This is the magical image I had in my mind when my son was born. When pregnant, I imagined that I would pick him up, latch him on and breastfeeding would just happen. We would bond as I lovingly fed my child and he would be healthy and full and we would both be happy.
Shit. Was I wrong!
Even when other women told me it would be tough, when the nurse from the birthing course said it would be difficult – I really didn’t understand what that meant until I lived it.
It was the hardest, most difficult experience of my life. Engorged breasts, sore nipples and a child that would just not latch. Even after seeing lactation consultants, breastfeeding nurses, and reading like a fiend – all I knew was that “breast is best” and I wasn’t able to breastfeed. So I was not doing what was best for my child. And, it broke my heart and spirit.
Three weeks of little to no sleep, of constantly having a baby fall asleep at my breast, of waking him up and latching him on only to have him fall asleep again within a minute. I was lost. Do I let him sleep and just feed him when he wakes up? NO! He’ll lose weight and everyone knows, the greater the demand the greater the supply. He must be fed every 3 hours. Sometimes, one feeding cycle would lead right into the next. It was physically and emotionally exhausting.
I tried to pump. After an hour at the pump, I would produce less than an ounce of milk. It was so disheartening. I was riddled by guilt, self-deprecation, and anger. Why wasn’t this working for me? Why couldn’t I feed my son? As someone who is accustomed to being in control this was a shock. How was I not able to make this work? Why was I not in control? I am positive now that my stress-level certainly didn’t help the situation.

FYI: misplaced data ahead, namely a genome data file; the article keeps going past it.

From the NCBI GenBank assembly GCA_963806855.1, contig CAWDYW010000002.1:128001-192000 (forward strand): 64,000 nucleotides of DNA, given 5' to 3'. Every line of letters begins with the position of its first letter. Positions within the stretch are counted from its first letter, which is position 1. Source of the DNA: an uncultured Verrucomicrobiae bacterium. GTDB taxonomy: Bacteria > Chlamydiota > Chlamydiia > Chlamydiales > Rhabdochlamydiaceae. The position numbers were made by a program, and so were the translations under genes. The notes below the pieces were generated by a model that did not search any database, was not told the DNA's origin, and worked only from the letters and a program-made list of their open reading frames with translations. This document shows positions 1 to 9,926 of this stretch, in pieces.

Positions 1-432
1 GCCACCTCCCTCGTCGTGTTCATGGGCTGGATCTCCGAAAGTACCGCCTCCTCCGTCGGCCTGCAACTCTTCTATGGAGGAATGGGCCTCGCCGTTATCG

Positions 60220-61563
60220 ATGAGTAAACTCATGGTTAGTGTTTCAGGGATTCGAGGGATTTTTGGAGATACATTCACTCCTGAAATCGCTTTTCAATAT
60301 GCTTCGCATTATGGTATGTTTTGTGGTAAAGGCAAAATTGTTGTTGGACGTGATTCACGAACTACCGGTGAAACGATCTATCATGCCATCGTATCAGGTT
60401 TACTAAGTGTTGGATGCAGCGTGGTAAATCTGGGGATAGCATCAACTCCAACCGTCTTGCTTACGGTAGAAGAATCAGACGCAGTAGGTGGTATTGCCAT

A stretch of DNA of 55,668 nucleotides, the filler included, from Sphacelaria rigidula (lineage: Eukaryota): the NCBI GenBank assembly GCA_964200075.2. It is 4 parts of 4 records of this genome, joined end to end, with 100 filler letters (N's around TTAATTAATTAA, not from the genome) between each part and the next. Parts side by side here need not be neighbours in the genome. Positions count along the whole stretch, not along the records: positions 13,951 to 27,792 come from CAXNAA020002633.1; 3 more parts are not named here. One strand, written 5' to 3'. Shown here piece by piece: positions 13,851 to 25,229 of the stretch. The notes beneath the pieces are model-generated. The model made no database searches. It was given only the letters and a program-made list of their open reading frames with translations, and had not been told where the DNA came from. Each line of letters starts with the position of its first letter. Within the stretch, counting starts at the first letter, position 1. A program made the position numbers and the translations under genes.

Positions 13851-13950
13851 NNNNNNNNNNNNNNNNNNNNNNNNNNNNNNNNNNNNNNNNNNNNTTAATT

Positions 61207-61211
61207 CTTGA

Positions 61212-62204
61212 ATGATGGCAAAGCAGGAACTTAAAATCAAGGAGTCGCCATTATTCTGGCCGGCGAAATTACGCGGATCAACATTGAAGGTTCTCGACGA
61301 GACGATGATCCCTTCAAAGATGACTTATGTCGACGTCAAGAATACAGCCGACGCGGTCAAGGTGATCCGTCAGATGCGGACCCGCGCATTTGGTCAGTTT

I couldn’t do it any longer; I introduced formula. *gasp* from lactation consultants everywhere. But, my sanity at this point was more important.
Suddenly, everything fell into place. I held him close to my chest, I stared into his beautiful eyes, I sang and connected to my little one in ways I couldn’t during breastfeeding because I was so stressed.
Regardless, with each bottle of formula, the statistics kept nagging me. That my baby would be healthier and smarter with breast milk, whereas formula would make my child more prone to illness and childhood obesity etc etc etc.
I reminded myself that my son was thriving and looking much happier. He needed a mommy that wasn’t frazzled and full of self-loathing. He needed me to be well and relaxed so he could be happy and relaxed.
I can joyfully say that my 4 year old son is healthy, happy, eats very well, is very smart and clever and fun, and has a healthy weight and height. Still…every so often…I wonder what would it have been like had I stuck it out, seen it through…I feel a little stab every time I see a new mom happily breastfeeding her baby. Fortunately, my son’s sunny personality reminds me that I’ve done alright by him.
Baby number two is on her way (yes, I found out it’s a girl! more about that in another post since I was so adamant about not finding out here). As we prepare her room, and I try to remain as healthy as I can for her arrival, I cannot help but think about the few weeks after she is born.
I will attempt to breastfeed my daughter as I did my son. Only this time I will do so with the knowledge that my best, my love, and my patience will get me through a most trying time. I will ask for more help and support. I will not torture myself. And, as with my little guy, I will do everything in my power to ensure she is healthy, happy and feels oh so loved. That is all I can plan for – the rest will take care of itself.
What was your baby-feeding experience like? Any helpful words of support for women who are trying to or intend to breastfeed (or not!)? Share your thoughts below.